sanity check on setting up relationships please

I hate having to ask this but my eyeballs are spinning and I seem to be
getting some odd behavior.

a bit of the schema:

create_table "orders", :force => true do |t|
  t.column "billing_address_id", :integer
  ...
end

# single table inheritance here... AddressBilling & AddressShipping
create_table "addresses", :force => true do |t
  t.column "type", :string, :limit => 20
  ....
end

which of these pairs is correct?

class Order < ActiveRecord::Base
  has_one :billing_address,
                 :class_name => "AddressBilling"
end

class AddressBilling < Address
  belongs_to :order
end

------- OR ----------------

class Order < ActiveRecord::Base
  belongs_to :billing_address,
                    :class_name => "AddressBilling"
end

class AddressBilling < Address
  has_one :order
end

I thought the first was the correct but I'm a noob and neither seem to
be working as I'd expect.

When I do this in the controller:
@orders = Order.find(:all)

then in the view:
<% @orders.each do |order| %>
<tr><td><%= order.billing_address_id %></td></tr>
<% end %>

that works fine but then if I do this:
<% @orders.each do |order| %>
<tr><td><%= order.billing_address.id %></td></tr>
<% end %>

I get an error about billing address being a nil object? Yes the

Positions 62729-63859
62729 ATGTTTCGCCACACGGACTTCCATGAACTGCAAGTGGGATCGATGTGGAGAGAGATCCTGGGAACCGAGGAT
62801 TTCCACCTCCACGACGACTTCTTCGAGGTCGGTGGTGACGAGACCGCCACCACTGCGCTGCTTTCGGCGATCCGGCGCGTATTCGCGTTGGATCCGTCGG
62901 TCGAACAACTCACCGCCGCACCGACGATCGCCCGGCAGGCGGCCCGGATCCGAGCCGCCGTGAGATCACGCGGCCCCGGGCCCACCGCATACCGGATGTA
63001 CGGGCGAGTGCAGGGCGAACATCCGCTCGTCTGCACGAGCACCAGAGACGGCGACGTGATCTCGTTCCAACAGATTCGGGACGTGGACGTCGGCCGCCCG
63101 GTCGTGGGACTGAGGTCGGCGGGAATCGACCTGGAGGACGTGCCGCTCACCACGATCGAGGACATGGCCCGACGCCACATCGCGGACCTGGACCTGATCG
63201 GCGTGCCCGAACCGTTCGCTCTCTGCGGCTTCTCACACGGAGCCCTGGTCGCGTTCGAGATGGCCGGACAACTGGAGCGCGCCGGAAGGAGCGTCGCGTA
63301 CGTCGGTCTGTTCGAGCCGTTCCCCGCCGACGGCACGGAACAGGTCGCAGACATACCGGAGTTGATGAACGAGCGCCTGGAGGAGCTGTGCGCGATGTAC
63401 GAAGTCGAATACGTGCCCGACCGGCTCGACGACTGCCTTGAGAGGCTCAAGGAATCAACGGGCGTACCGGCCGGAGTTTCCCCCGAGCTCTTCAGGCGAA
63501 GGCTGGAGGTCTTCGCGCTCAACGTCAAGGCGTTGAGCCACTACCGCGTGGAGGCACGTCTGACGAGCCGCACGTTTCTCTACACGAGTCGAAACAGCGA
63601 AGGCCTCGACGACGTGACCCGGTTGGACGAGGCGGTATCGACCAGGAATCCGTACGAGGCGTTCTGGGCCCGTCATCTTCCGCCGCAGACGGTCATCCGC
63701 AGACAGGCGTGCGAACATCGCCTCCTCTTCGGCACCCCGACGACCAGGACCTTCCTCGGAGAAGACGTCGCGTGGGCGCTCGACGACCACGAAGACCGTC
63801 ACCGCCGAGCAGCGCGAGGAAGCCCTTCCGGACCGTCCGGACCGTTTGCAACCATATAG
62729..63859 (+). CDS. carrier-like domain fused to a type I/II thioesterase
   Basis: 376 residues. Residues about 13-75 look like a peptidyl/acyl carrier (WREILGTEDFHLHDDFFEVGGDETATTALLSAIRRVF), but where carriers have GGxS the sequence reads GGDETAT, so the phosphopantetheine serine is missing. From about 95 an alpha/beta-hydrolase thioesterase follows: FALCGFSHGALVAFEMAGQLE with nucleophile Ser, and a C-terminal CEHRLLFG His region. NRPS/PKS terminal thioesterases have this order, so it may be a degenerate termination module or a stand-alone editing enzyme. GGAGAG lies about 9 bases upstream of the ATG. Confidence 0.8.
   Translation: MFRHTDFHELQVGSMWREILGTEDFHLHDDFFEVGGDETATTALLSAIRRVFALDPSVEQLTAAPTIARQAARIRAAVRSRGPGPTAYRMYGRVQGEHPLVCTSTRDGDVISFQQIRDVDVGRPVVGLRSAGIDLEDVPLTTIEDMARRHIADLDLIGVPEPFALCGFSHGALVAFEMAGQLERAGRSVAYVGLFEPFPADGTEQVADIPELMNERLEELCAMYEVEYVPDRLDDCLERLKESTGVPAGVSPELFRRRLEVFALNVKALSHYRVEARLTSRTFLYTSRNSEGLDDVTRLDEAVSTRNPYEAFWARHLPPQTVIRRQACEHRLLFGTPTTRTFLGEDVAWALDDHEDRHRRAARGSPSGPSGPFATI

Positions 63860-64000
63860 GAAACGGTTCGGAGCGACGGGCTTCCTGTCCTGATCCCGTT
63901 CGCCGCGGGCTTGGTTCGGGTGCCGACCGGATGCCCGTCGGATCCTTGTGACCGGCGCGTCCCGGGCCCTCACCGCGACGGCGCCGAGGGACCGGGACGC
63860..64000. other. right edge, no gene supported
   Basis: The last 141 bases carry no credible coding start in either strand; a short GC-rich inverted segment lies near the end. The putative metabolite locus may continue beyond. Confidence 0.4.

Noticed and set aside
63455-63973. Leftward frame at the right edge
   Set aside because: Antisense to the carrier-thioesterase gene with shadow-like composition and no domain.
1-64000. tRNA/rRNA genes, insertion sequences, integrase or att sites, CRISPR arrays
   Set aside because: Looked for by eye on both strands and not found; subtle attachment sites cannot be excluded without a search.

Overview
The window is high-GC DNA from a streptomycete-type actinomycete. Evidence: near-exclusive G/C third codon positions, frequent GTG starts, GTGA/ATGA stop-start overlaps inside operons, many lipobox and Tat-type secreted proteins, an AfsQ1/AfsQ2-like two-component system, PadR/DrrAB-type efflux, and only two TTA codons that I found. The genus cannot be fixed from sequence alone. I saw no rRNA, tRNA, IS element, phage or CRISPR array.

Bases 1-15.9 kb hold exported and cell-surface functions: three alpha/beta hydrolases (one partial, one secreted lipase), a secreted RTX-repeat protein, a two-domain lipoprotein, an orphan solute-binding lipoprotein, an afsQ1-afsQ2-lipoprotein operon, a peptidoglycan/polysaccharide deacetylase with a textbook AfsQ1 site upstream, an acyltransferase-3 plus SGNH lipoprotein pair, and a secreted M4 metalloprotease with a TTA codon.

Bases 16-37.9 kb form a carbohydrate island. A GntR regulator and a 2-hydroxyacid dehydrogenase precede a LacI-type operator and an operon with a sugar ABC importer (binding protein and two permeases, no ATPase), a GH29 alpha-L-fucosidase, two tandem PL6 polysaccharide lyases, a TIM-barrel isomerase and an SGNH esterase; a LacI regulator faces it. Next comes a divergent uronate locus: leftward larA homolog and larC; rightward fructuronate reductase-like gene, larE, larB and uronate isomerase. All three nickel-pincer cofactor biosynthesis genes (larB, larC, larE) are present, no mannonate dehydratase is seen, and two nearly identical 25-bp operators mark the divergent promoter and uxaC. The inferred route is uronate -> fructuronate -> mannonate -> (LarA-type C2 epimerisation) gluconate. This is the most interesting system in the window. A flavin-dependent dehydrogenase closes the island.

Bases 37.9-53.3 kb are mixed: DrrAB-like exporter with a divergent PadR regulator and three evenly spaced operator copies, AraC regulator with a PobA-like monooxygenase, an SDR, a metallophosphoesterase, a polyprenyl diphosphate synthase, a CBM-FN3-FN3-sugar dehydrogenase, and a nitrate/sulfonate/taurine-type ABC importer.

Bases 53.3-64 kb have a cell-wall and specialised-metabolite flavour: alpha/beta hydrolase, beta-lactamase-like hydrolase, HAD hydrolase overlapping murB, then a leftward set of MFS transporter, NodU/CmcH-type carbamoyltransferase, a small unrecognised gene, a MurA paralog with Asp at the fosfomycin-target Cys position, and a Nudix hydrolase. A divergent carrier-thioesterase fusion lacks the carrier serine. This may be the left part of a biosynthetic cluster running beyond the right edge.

billing address is there with the correct id.

seems odd to me... any help greatly appreciated and thanks in advance!
Tim

I hate having to ask this but my eyeballs are spinning and I seem to be
getting some odd behavior.

a bit of the schema:

create_table "orders", :force => true do |t|
  t.column "billing_address_id", :integer
  ...
end

# single table inheritance here... AddressBilling & AddressShipping
create_table "addresses", :force => true do |t
  t.column "type", :string, :limit => 20
  ....
end

which of these pairs is correct?

class Order < ActiveRecord::Base
  has_one :billing_address,
                 :class_name => "AddressBilling"
end

class AddressBilling < Address
  belongs_to :order
end

------- OR ----------------

class Order < ActiveRecord::Base
  belongs_to :billing_address,
                    :class_name => "AddressBilling"
end

class AddressBilling < Address
  has_one :order
end

I thought the first was the correct but I'm a noob and neither seem to
be working as I'd expect.

The second one is correct. While "Order HAS ONE billing address" seems
to read more logically, keep in mind that the has_one, belongs_to
stuff is really only there to tell AR about the relationships, not to
be semantically correct.

Think of it in this way: does the order need to know about its billing
address, or does a billing address need to know about its order? The
answer should be the former - an order needs to know where it should
be shipped to, more than an address needs to know what should be
shipped to it (see how that makes for awkward language as well?). From
this it follows that an order belongs_to a billing address.

The belongs_to side of the association is the one that stores the
foreign key. Consider the case (in the near future), where you have
repeat customers and you want to reuse their addresses.
Then, the has_one :order in the address object turns into a has_many :orders.

Cheers,
Max